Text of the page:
May 30, 2017

Words of the Month - The Brass Tacks on Rhyming Slang

        Any time you chew the fat, get down to brass tacks, or blow a raspberry, you’re using rhyming slang.  Originating probably around the 1840s in London’s East End, (or possibly Seven Dials - origins of slang are always hard to pin down), rhyming slang is based on word replacement.  The pattern usually goes like this: 1. replace the word you mean with a short phrase that rhymes with that word.  For example, if you mean feet you might say plates of meat.  2. Often the actual rhyming word begins to be dropped so that you just say plates, thus obscuring the reference still further for anyone who isn’t in the know.  3.  Occasionally the new slang word is subjected to the process again.  Instead of plates, people could say “barrels and crates,” which would then be shortened to “barrels”… “Sit down and put your barrels up!”
        The rhyming phrases are often proper nouns, with place names common in the nineteenth century, and names of figures in popular culture becoming more common in the twentieth.  Usually the rhyming phrase is quite random and unrelated to the original word, as in apples (from apples and pears) for stairs.  However, sometimes the rhyming phrase is perceived as having a logical connection or making a statement about the original word, as trouble and strife meaning wife or God forbids meaning kids.
        No one knows for sure whether rhyming slang was developed as a game, as a way to separate outsiders from the group, or as a criminal cant.  I’d guess that all three factors contributed.  At any rate, the creativity and wit of it have fascinated outsiders almost since the beginning, and popular culture has made much reference to rhyming slang, especially in the portrayal of Cockney speech.  Most interesting to me are the examples of words that originated as rhyming slang but now have become fully understood and accepted in ordinary speech (still as slang, for the most part, but not seen as dialectal).  Here are some familiar words and phrases that I hadn’t realized had their origins in rhyming slang.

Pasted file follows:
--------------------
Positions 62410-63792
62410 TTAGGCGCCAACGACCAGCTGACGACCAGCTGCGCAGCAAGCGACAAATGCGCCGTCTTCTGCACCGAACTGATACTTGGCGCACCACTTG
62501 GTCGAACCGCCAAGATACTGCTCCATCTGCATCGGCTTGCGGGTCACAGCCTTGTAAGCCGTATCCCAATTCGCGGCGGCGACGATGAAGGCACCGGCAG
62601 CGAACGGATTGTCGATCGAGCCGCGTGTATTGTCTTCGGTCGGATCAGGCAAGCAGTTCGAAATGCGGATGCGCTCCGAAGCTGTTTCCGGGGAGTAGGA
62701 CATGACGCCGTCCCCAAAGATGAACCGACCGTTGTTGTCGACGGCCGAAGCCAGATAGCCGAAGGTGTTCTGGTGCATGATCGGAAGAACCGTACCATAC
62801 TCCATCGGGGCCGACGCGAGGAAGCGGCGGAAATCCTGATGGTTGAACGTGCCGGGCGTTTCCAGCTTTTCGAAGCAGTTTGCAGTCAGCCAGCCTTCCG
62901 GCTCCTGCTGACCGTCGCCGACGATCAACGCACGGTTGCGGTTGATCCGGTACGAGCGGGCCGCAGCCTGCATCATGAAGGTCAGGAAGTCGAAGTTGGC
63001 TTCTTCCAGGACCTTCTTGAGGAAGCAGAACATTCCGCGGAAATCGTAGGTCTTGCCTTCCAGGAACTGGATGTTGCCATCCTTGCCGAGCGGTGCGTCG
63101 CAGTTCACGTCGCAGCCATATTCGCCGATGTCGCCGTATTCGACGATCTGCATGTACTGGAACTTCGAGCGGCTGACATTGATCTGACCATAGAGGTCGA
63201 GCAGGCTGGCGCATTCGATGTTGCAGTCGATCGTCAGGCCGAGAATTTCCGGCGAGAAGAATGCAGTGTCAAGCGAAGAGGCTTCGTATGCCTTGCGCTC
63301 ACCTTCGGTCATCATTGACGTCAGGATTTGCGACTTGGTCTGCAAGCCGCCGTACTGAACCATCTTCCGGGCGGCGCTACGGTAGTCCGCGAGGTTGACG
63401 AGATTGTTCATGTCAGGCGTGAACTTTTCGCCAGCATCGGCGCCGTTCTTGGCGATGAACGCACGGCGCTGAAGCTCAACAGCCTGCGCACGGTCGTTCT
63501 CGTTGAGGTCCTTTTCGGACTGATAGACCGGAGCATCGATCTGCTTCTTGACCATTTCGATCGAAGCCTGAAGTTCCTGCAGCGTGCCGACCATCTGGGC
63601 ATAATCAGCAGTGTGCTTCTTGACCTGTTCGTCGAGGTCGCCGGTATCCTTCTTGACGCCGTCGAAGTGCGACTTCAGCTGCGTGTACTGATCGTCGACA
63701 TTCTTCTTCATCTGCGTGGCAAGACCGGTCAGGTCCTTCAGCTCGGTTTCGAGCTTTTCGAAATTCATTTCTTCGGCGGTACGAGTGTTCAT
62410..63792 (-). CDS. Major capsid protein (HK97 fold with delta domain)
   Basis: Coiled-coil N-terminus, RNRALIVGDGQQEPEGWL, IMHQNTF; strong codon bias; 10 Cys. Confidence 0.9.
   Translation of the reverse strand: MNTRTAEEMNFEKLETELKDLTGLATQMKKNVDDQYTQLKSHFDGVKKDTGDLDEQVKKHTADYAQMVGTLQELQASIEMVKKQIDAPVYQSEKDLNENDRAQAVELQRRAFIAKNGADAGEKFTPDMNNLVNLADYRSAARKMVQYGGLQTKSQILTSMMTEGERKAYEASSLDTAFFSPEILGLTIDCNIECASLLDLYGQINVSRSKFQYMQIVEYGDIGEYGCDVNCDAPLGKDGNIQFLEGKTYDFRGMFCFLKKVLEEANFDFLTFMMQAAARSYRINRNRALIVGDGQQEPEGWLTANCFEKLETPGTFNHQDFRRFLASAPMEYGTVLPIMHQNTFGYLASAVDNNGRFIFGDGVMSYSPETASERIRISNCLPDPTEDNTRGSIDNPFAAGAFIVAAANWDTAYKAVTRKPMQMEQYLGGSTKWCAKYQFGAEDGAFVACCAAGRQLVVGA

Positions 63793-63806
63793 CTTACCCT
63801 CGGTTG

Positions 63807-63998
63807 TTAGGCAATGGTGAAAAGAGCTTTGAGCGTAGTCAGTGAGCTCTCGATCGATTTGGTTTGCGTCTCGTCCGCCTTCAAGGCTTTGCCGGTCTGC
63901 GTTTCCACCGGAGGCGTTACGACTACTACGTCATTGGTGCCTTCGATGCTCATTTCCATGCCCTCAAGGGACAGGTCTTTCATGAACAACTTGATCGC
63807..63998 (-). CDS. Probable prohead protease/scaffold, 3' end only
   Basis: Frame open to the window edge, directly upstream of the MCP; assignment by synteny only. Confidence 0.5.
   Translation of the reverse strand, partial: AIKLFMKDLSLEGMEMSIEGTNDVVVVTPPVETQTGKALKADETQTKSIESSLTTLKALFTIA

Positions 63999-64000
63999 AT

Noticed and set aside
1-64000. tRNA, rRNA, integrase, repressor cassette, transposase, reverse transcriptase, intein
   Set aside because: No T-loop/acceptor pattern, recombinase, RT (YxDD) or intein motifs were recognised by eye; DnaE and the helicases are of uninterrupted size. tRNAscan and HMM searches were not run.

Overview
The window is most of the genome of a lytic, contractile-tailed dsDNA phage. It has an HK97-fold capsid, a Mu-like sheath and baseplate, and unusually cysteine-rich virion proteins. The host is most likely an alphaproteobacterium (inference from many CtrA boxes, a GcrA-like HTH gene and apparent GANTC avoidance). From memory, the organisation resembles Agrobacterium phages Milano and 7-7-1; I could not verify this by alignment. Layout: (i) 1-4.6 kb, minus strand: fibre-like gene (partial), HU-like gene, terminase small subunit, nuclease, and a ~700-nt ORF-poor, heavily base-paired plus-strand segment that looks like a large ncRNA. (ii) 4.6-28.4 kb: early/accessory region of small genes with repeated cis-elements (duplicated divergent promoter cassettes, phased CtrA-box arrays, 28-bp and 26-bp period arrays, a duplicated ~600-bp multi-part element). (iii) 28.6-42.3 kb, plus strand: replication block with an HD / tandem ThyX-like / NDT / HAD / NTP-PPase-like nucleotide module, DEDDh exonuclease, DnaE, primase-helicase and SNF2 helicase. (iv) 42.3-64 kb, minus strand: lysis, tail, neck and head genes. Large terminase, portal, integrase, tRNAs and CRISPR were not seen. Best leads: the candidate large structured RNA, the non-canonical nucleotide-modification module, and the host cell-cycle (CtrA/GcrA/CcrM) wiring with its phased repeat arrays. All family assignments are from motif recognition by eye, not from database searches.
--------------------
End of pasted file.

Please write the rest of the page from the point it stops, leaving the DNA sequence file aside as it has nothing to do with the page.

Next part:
Chew the fat rhymes with have a chat.

Bread is short for bread and honey, which rhymes with money.

Plonk is short for plinkety plonk, which rhymes with vin blanc, meaning cheap wine.

Get down to brass tacks - Brass tacks rhymes with facts (or at least they rhyme in the original dialect).

My dogs are tired - Dogs is short for dog’s meat, which rhymes with feet.

Blow a raspberry - Raspberry is short for raspberry tart, which rhymes with fart.

Rabbit on about nothing - Rabbit is short for rabbit and pork, which rhymes with talk (in the original dialect, anyway).

Use your loaf - Loaf is short for loaf of bread, which rhymes with head.

Put up your dukes, and duke it out! - Dukes is short for Duke of Yorks, which rhymes with forks, which is eighteenth century slang meaning hands.

        It’s very tempting to devise new rhyming slang of your own, but unfortunately, like any word-coining, it doesn’t work if no one else understands you!  What new words would you devise if you could?

[Pictures: Himbeere (Rasberry), wood block print from 1783 edition of Kräuterbuch by Adam Lonicer, first published 1557 (Image from Heinrich Heine Universität);
The First Position, or setting-to, engraving from The Modern Art of Boxing by Daniel Mendoza, 1790 (Image from Scribd).]